Mar 312015

MadMenFinalPosterIt’s possible that the most challenging thing I do as a writer is create spoiler-free Mad Men reviews. This is my last one. I’m tasked with saying as close to nothing as possible, while still engaging the reader, and communicating a sense of what lays ahead.

In Severance, what lays ahead is Mad Men. There is something so richly, truly our show about this hour that, while it shocks and surprises, and shows us things we haven’t seen or imagined, it is nonetheless familiar. This is definitely the show we love.

In saying that, I am saying we will see characters we love at their most complex, behaving in the contradictory ways that Matthew Weiner understands are so very human. And there will be interesting guest stars as well, although I don’t think we meet anyone new in Severance that matches the surprisingly welcome presence of Neve Campbell in Time Zones. And certain moments convey the best of our actors digging deep into their characters; Peggy’s throaty laugh when she allows herself to relax, Joan’s cold stare of unvoiced rage, Don lost in memory, Pete being a complete ass without ever realizing it.

To me, the beginning of this half-season ties closely to the end of the previous half-season. If you don’t have time to rewatch all seven previous episodes, I strongly recommend you at least revisit Waterloo, and not just because it’s an amazing episode. In watching (and rewatching) episode 7.08, I think it is a clear answer to 7.07. I am struck especially by the way Peggy’s Burger Chef pitch spoke to people’s longing for connection, while the very word “severance” speaks of disconnection. People want to connect, but instead they are severed.

It’ll also help to catch you up on where we left off with our gang. Severance does a fine job of letting you know where everyone is at. Matt said recently that he hates exposition, but he nonetheless manages to catch us up on where Don, SC&P, and so on are in their lives right now. Because Matt avoids the pointed expository dialogue of the “Well, as you know…” type, you may have to pay close attention. Nonetheless, you get informed at least about Don, Pete, Ted, Peggy, Joan, and SC&P, although there’s plenty more to learn. There’s also a television broadcast that I was able to pinpoint to an exact date. Of course, I won’t reveal that here, but I will include it in my recap after Severance airs on April 5.

So, Severance. You will gasp. You might tear up. You will laugh. And you will applaud the return of Mad Men for one last time.


  14 Responses to “Mad Men Season 7.2 Begins: Spoiler-Free Review of “Severance””

  1. I guess For Those Who Think Young, was the first and last time MW did the, ‘and let’s catch up to our old gang’ bit.
    Love the fact that Pete is still a clueless jerk, and Joanie ‘ s withering can now be delivered in silence.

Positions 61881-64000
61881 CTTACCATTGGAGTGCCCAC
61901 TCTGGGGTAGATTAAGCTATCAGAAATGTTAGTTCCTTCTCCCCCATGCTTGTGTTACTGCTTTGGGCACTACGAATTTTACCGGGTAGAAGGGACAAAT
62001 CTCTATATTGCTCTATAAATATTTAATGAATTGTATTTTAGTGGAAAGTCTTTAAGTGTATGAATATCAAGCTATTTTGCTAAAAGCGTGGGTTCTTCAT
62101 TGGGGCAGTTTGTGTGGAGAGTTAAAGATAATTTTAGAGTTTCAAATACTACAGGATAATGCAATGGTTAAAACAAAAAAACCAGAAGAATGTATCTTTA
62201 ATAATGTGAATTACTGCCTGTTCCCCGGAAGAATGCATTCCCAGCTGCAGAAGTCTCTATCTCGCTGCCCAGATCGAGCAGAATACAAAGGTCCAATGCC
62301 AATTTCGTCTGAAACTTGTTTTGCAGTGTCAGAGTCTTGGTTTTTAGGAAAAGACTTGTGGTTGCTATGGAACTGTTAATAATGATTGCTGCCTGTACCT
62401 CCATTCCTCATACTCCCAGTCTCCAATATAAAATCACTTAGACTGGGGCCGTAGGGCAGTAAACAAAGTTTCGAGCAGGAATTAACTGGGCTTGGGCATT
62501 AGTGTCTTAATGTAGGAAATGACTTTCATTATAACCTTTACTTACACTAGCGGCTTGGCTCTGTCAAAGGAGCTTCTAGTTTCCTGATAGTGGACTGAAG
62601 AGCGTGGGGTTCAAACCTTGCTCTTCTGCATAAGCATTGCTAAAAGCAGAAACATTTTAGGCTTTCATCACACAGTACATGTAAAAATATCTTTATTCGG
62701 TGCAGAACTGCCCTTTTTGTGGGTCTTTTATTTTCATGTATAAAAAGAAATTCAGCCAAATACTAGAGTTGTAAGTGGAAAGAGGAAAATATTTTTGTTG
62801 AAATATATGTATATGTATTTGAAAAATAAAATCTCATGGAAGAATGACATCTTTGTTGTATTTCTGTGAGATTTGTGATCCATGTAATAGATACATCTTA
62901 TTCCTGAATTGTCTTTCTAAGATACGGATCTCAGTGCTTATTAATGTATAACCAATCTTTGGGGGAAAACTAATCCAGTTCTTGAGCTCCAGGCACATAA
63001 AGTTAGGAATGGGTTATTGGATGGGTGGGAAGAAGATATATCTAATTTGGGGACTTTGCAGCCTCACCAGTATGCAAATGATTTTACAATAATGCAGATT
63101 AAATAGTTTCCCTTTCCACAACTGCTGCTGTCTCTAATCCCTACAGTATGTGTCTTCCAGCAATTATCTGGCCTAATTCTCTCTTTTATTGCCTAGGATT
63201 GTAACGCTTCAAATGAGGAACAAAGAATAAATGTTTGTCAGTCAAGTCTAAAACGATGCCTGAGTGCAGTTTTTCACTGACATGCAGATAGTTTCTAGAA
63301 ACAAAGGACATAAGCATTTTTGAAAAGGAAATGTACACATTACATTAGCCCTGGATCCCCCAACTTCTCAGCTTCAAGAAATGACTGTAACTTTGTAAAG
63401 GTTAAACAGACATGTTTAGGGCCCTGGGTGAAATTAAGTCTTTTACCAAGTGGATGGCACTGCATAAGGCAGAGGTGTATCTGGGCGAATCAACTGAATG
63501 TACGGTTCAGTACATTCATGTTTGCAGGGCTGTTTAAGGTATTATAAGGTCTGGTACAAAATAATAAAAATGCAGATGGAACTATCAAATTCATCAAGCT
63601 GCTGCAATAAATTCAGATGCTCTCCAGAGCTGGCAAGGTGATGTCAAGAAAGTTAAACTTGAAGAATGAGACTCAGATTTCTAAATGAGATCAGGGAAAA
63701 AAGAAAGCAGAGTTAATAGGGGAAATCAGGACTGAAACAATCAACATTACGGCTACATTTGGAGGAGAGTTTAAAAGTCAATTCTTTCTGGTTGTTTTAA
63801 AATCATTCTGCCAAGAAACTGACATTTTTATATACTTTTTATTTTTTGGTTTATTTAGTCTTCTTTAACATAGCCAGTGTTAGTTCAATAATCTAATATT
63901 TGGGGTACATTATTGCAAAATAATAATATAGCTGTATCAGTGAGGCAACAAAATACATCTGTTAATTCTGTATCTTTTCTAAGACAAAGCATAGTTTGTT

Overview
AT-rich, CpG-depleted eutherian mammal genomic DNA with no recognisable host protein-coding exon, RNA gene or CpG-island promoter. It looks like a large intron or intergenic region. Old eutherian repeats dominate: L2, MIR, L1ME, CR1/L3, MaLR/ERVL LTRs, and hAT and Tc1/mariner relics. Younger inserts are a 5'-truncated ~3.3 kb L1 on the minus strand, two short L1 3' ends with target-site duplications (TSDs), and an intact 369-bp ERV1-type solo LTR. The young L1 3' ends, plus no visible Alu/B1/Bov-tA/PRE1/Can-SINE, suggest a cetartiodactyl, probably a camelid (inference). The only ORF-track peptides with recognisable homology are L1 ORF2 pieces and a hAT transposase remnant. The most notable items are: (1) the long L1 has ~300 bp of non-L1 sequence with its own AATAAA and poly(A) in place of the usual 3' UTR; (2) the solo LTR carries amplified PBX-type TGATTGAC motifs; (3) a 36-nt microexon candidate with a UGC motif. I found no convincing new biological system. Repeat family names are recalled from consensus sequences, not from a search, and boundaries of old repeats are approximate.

Obtw; this will be the last of Karl giving us T-minus on a ‘season’ premiere.
    Man, May 17 is gonna suck big time.

    • I think we catch up on most of the gang. It’s pretty typical for Mad Men to break out Betty into a separate space and to focus on work in season premieres.

  2. I hope in these final episodes Joan does something(s) to make me like her again.

    • Well, she was really happy about her $1.5 buyout from McCann, some percentage of which she is due to receive immediately, so that should make good and end her bitterness of Don messing up the previous buyout or whatever it was that lost her $1 mil. Maybe she can be nicer to him now.

      • It was the public offering that he ruined, by forming the partnership with CGC.

        • i’m sure there was part of her that could never be happy about her stability, financially and emotionally, always being down to the whim and temperament of an increasingly unstable guy like Don.

          She was married to Greg after all. Everyone has their limit on thoughtless bullshit.

        • I thought the public offering was ruined because Don fired jaguar or was it the merger?

          • i thought it was jaguar, because the merger came at the end.

            Roger had schmoozed the chevy guy, so jaguar would have had to go. I imagine if Roger had broken the jaguar dismissal to Joan, it might have played out differently.

      • With the buyout and presumably a hiatus on Culterian machinations she will not get to hold her 5% sword over Don. And of course that big payday will go a long way toward softening her animus. She will still remember Don’s impulsive self-centered disregard for convention (‘the rules’). Don has no monopoly on rule-breaking – Joan locked Pete out of the Avon breakfast!

  3. So great to hear that the show continues at its stellar level – not that I ever doubted it – and thanks for finding a good path to avoid spoilers. Could not be more excited to see what MW and the gang have made for us. What a treat.

  4. The on-screen guide blurb for the episode is enticing and, as usual, obscure.

    – Seeking a long out of-touch friend.
    – Difficulty zeroing in on the problem with an account.
    – Deception comes from a surprising source.

    All that and more!

    Mad Men – Sunday at 10 (9 central) on AMC.

  5. […] Deborah has a spoiler-free review of the Mad Men midseason premiere. The Lipps also posted Part 3 of their writeup for the  Lincoln […]

  6. Very anxious to see what up with Ted Chaough. He is essential to the McCann deal yet he was clearly at loose ends in “Waterloo”. I have a feeling that Don’s pep talk may not have been enough to lift Ted’s existential gloom.

  7. Has anyone seen the promo that begins with Don talking about nostalgia? In it, there is a clip showing Roger and Joan saying that they miss eachother. I don’t recall this ever happening in previous episodes. Did it or is this a new scene in an episode of 7.2?

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